US prosecutors confirm Uber under criminal investigation

A letter was made public yesterday in Waymo's civil suit against Uber, which confirmed that the ride-share service is under a US criminal investigation.

The US Attorney's Office in Northern California sent the letter to US judge William Alsup last month to share some of what they have learned "in the course of a United States' pending criminal investigation," according to a copy of the paperwork obtained by AFP.

Alsup had referred the case to the justice department to investigate possible criminal charges, but prosecutors had maintained a silence after that.

Information shared by the department with Alsup raised the possibility that Uber operated a programme to hide nefarious tactics, which led to a furore in the courtroom. 

It also led to a delay in the trial for a second time, with the judge setting a new start date of 5 February.

The US Attorney's Office said in the letter to Alsup that they interviewed former Uber manager of global intelligence Richard Jacobs, who said that "employees routinely used non-attributable electronic devices to store and transmit information that they wished to separate from Uber's official systems."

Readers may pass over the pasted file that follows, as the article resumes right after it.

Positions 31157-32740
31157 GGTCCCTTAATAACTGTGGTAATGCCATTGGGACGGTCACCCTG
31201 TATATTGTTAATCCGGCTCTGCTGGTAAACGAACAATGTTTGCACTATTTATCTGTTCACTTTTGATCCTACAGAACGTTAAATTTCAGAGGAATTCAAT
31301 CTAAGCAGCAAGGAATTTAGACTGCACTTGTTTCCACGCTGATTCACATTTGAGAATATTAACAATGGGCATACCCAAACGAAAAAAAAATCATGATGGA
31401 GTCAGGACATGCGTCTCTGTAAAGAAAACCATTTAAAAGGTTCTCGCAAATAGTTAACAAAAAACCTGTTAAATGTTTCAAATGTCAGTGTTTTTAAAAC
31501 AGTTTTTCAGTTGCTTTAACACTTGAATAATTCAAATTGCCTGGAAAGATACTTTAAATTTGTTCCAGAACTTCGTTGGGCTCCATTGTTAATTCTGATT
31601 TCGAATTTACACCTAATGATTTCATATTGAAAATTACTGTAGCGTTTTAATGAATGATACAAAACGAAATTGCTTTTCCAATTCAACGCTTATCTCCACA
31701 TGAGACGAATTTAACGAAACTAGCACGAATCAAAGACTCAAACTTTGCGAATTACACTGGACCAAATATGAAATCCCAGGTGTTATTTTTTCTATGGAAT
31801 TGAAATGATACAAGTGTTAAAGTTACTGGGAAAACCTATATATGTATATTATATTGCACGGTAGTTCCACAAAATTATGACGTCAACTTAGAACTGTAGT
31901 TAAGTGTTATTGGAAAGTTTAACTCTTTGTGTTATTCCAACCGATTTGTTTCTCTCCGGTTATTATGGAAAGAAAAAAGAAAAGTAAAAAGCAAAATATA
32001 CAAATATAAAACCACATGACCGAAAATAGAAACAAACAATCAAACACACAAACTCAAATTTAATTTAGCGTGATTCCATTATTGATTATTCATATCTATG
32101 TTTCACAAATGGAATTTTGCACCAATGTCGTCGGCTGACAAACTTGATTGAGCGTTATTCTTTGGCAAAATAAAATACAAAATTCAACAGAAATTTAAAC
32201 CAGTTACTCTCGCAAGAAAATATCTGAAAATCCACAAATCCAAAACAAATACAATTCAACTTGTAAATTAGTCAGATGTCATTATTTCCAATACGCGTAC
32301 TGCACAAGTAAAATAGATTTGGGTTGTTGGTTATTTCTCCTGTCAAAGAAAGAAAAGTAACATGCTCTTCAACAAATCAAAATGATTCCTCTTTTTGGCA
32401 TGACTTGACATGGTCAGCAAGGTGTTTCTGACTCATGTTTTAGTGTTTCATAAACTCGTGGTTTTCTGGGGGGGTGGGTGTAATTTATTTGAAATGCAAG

Uber's attorneys assured the judge that no information taken from Waymo ever touched Uber servers.

Meanwhile, Uber Technologies Inc directors were accused of failing to properly review the ride-sharing company's $680 million acquisition of a self-driving technology firm that stands accused of stealing trade secrets from a unit of Alphabet Inc.

The board of Uber approved the purchase of a company owned by former Google engineer Anthony Levandowski, who is accused of stealing seven years of research material about self-driving cars from his former employer, according to an investor's lawsuit in Delaware Chancery Court.

The suit was filed yesterday by Uber investor Lenza McElrath III, who has accused the directors of ignoring ''red flags'' about the 2016 acquisition of Levandowski's firm that amounted to ''an improper and potentially criminal raiding of Google's assets,'' according to the complaint.